Recommended tours in Rome







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Recommended tours in Rome                            (Back to Rome main information page)

Fancy a tour that is a little out of the ordinary? Forget palazzi, museums and hills, and think&fountains!! By visiting the famous fountains in the city, you will learn some history, become an art critic and appreciate the beauty of some of the loveliest piazzas in the "Citt?Eterna". Rome has a great number of fountains in various shapes and sizes, of varying beauty and of varying fame. This large number is due to the fact that fontane have always been considered to be the best possible embellishment to the city, adornments 'par excellence'. Some of the elegant fountains are simply for decoration, but thankfully, almost every piazza and many streets have nasoni or 'Roman noses'  these are small fountains made of cast iron, offering drinkable water.

Many of the most famous fountains in Rome are located in the centre of the city and were designed and built by Gian Lorenzo Bernini, one of the greatest sculptors and architects of the seventeenth century, who was also a town planner and left signs of his brilliance throughout Rome. The first fountain by Bernini is the Barcaccia, which is located at the foot of the steps of Trinit?dei Monti in Piazza di Spagna. In the summer evenings, the steps are filled with Romans and tourists who relax and enjoy one another's company. Some of the city's most fashionable boutiques are located in the streets that surround the piazza. The fountain dates from 1627-29 and was commissioned by Pope Urbano VIII Barberini, and is decorated with Barberinian apes in his honour. The fountain's design is based on an enormous ship that is slowly sinking; it was created in memory of those who lost their lives when the Tevere flooded the entire area at the end of the sixteenth century. In reality, the fountain was the work of Pietro Bernini, father of the more famous Gian Lorenzo, whose son collaborated on this work.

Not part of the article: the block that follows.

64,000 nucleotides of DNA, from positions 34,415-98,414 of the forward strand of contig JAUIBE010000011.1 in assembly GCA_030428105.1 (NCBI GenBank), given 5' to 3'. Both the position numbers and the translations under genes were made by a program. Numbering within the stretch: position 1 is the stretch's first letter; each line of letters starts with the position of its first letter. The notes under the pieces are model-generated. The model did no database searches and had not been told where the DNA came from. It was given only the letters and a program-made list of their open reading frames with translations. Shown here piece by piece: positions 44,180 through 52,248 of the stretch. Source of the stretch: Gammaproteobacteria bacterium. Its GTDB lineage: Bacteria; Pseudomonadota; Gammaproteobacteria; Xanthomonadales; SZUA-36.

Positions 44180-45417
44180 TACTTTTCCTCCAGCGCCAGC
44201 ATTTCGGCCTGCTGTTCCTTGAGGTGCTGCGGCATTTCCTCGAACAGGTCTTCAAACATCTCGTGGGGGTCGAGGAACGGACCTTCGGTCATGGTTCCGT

Gian Lorenzo Bernini was the exclusive designer of the Fontana del Tritone in Piazza Barberini between 1642 and 1643. This fountain represents a Triton in a shell surrounded by four dolphins. With this work, Bernini sought to symbolise the power of Pope Barberini. There is another fountain by the same artist, in the square, this is the Fontana delle Api, which was built at around the same time as Fontana del Tritone. It was dismantled in 1880 and reconstructed in 1917 at the crossroads of Via Veneto and Via di S. Basilio. Unfortunately, the current version is not much like the original and only part of the fountain can be said to be authentic. Bernini's most famous fountain is the Quattro Fiumi, which stands at the centre of Piazza Navona. It was built in marble and travertine stone between 1648 and 1651, and is said to be the most beautiful fountain in Rome, which accounts for its fame. The four statues decorating the Quattro Fiumi represent four rivers, symbols of the four parts of the world that were known at that time. The Danube is Europe, The Nile is Africa, the Ganges is Asia and Rio represents the Americas. At the south end of the square stands another fountain that was designed by Bernini, and built by Antonio Mari in 1653. Mari was extremely loyal to the creator's design of the Fontana del Moro, (the Moor's fountain). The fountain takes its name from the triton with African features who stands fighting a dolphin amidst the seas.

The Trevi Fountain (located in Piazza Trevi) is one of the most famous fountains in the world, not least because of the scene from Federico Fellini's La Dolce Vita when the beautiful Anita Ekberg mesmorises the equally good-looking Marcello Mastroianni. It is said that if you throw a coin over your shoulder into the fountain that you will certainly return to Rome one day. The Trevi fountain was created by Bernini and Pietro da Cortona, but was not completed until a century later (c.1751) when Nicola Salvi was commissioned to finish the work. The fountain itself is a delicious confection of columns, horses, Tritons and Neptune. If you happen to be strolling through the streets of Rome during the summer (at around 2 or 3 am), you are likely to come across vagrants (barboni) retrieving coins from the fountain!

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